Police Street Triage
People in the community having mental health crises and the police responding to them.
Police street triage services – these services give police officers on-the-spot advice from a mental health professional, such as a mental health nurse. This aims to ensure that the right decisions are made and people get the appropriate care they need.
Overall, such services have been warmly welcomed by all concerned and have achieved a marked reduction in people being temporarily detained by the police under mental health law. There is enormous variation in services however and they are often poorly described. Good quality evidence on how they work in practice and their effectiveness is very limited.
The CLAHRC is working with Thames Valley Police, Oxford Health NHS Foundation Trust, and local social care services on a programme of work to understand and evaluate these innovative services.
This collaboration, borne out of mutual interest, aims to improve the evidence base relating to these services, their components, and their outcomes in terms of ongoing health service use, self-harm, and other key issues.
Crucially, we want to understand the experiences of people who are in contact with street triage services and its impact on them. We will use a number of methods, such as surveys, questionnaires and interviews, to rigorously evaluate this.
We hope to identify what works best and for whom. We hope to use and share this knowledge to make triage services the best they can be.
Why this is important
The police are often the first resort for people who have a mental illness and are in extreme distress in the community (often called a ‘crisis’). At least 15% of police calls have a mental health component.
If the police believe someone to be a risk to themselves or others they have the power (Under section 136 of the Mental Health Act) to remove them from a public place and take them to ‘a place of safety’. This is usually a hospital or a police cell. However, understanding and appropriately managing people with mental health problems requires specialist training outside that of most police officers.
This presents two main challenges:
- The police might not be the most appropriate source of help, yet they could be accountable should they fail to act and something happens as they are ‘on the spot’.
- For the person in crisis, the police might (unintentionally and out of good intentions) take a course of action that does not help and could cause further distress, potentially exacerbating their condition or delaying their recovery.
How this could help patients/the public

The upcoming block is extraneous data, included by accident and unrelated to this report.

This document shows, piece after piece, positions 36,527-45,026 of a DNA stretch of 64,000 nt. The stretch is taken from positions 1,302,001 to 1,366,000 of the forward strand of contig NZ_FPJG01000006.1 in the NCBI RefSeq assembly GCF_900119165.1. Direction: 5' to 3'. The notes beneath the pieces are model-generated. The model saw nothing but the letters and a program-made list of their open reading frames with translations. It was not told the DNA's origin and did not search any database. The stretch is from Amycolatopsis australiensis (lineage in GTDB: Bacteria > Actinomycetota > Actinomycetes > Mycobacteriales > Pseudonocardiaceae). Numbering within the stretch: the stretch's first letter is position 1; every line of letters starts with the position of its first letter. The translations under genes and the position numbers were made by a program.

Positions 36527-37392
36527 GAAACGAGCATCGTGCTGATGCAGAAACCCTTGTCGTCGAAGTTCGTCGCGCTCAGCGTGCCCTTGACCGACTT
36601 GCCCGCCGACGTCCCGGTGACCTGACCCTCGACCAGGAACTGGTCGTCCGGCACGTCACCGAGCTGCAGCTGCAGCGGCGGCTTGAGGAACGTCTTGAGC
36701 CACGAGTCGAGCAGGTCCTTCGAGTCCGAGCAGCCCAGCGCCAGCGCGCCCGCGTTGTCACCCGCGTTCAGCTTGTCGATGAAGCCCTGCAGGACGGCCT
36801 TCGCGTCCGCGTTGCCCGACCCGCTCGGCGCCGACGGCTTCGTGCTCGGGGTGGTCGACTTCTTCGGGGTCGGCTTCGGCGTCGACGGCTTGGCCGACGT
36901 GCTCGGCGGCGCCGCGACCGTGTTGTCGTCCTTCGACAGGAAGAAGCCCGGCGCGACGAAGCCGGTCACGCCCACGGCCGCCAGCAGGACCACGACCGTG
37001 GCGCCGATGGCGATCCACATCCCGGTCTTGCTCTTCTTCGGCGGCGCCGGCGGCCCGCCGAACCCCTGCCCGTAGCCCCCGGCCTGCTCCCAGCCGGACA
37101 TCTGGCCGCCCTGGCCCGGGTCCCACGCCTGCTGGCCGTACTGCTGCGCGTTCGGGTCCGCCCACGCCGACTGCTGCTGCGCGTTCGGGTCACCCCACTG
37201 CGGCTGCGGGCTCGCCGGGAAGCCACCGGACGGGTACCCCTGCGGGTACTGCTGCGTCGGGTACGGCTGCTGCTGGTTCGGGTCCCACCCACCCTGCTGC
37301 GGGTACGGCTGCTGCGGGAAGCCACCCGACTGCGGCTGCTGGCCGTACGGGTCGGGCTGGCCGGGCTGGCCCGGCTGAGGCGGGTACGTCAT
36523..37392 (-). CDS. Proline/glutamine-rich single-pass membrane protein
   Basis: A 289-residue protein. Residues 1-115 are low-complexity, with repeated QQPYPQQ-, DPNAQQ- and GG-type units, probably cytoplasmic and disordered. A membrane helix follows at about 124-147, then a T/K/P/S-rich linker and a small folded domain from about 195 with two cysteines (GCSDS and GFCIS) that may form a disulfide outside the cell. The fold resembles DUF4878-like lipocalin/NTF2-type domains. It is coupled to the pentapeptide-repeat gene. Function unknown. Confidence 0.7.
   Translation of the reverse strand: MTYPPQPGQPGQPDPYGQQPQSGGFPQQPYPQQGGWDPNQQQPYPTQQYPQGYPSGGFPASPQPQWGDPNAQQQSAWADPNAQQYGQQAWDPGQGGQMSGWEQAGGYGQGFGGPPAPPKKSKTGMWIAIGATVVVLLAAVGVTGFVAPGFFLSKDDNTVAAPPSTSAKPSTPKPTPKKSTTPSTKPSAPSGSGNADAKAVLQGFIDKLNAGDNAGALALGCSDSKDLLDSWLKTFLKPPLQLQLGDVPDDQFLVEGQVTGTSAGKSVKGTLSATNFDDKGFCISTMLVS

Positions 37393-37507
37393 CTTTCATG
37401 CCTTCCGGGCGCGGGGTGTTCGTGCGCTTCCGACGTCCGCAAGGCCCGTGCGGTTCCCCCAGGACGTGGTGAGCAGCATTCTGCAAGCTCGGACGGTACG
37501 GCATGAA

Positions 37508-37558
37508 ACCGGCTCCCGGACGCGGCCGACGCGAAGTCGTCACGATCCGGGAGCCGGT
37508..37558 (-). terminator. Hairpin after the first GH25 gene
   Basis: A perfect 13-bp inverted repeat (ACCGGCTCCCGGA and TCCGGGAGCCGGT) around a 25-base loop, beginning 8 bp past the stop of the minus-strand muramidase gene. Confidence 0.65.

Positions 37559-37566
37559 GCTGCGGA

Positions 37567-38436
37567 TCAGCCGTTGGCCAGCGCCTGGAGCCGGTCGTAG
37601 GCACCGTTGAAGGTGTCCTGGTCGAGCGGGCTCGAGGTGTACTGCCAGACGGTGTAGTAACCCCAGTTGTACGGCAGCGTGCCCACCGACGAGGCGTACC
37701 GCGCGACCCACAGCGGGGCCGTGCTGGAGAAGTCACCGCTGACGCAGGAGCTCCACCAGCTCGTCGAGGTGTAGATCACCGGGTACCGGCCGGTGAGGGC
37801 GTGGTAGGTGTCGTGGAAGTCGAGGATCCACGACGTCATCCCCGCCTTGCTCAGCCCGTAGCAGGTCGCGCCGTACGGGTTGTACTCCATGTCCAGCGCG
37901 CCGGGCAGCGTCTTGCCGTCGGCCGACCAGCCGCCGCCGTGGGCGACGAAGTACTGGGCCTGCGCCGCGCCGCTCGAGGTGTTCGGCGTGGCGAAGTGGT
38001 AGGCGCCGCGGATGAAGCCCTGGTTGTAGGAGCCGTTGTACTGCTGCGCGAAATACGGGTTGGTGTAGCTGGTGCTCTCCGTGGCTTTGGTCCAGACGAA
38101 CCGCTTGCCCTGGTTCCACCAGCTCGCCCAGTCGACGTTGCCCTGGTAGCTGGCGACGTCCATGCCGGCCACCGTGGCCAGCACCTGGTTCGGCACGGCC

Understanding what works best in street triage services will help people to get the appropriate care they need during what is always a time of extreme distress and when they are their most vulnerable.
This could help to speed up their recovery in the safest way possible for all involved, and could free up police time for other core duties.
The first step in this project is to understand how street triage is done in practice, how it is measured and how effective it is, to help guide future activities or research. A systematic review will be used to do this. A systematic review is a rigorous and transparent way of identifying, gathering and analysing all the available evidence on a topic to give a ‘state-of-the-art’ overview of what is known about it.
The next step is to use structured questionnaires to gather a large number of experiences and opinions on the implementation and effectiveness of street triage services from health and social care workers and from serving police officers.
Finally, and most importantly, we want to study and understand the experiences of the people who have been through street triage and what the outcomes (the ‘what happened next’) for them were. The first step is reviewing all documented evidence for cases of street triage in the Thames Valley and then contacting a sample of these people to interview them about their experiences with street triage and what happened after.
We will publish the systematic review as soon as it is available to add to the evidence base for these services. We will share our findings as soon as we can with police forces (they are also a key part of the project), service users, and social services departments. Depending on what we find, we would then use the information to try to ensure that these services can be the best they can be.
The programme is led by Stephen Puntis and Andrew Molodynski (Department of Psychiatry, University of Oxford) in collaboration with Chief Inspector Marc Tarbit of Thames Valley Police, Devon Perfect (Oxford Health NHS Foundation Trust), and others.